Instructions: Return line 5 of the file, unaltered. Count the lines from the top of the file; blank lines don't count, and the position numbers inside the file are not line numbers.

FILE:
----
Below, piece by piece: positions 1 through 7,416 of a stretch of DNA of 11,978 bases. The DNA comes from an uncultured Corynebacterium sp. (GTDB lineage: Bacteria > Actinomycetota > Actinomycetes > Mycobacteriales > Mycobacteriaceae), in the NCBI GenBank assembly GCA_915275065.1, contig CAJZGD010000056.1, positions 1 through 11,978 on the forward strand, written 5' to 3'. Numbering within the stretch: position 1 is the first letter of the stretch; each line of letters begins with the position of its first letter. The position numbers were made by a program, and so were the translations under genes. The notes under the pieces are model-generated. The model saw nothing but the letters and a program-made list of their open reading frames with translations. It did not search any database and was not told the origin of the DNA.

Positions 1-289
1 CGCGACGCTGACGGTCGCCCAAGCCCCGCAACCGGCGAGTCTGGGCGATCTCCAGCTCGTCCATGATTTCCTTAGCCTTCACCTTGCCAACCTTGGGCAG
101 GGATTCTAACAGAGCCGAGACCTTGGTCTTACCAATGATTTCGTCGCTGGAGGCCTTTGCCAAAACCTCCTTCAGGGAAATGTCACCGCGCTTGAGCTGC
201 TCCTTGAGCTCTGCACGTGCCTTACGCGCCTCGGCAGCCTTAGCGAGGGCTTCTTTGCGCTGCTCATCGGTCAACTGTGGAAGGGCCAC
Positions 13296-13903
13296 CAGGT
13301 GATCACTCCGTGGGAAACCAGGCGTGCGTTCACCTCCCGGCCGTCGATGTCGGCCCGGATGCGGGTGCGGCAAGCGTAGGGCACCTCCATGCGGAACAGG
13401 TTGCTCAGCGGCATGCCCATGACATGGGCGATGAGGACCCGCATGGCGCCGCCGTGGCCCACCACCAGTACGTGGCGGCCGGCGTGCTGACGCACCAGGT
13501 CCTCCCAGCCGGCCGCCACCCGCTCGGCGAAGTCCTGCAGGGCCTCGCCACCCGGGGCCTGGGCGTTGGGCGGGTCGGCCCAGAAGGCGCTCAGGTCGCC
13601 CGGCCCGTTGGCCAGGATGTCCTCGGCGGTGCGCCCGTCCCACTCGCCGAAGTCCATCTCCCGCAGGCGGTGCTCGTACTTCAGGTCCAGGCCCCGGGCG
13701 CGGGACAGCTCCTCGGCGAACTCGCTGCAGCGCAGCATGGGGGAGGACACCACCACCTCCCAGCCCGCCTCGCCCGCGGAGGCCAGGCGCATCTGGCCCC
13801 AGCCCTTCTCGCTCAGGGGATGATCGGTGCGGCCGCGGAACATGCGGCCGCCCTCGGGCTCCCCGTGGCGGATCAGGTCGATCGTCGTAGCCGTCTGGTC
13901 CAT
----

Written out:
201 TCCTTGAGCTCTGCACGTGCCTTACGCGCCTCGGCAGCCTTAGCGAGGGCTTCTTTGCGCTGCTCATCGGTCAACTGTGGAAGGGCCAC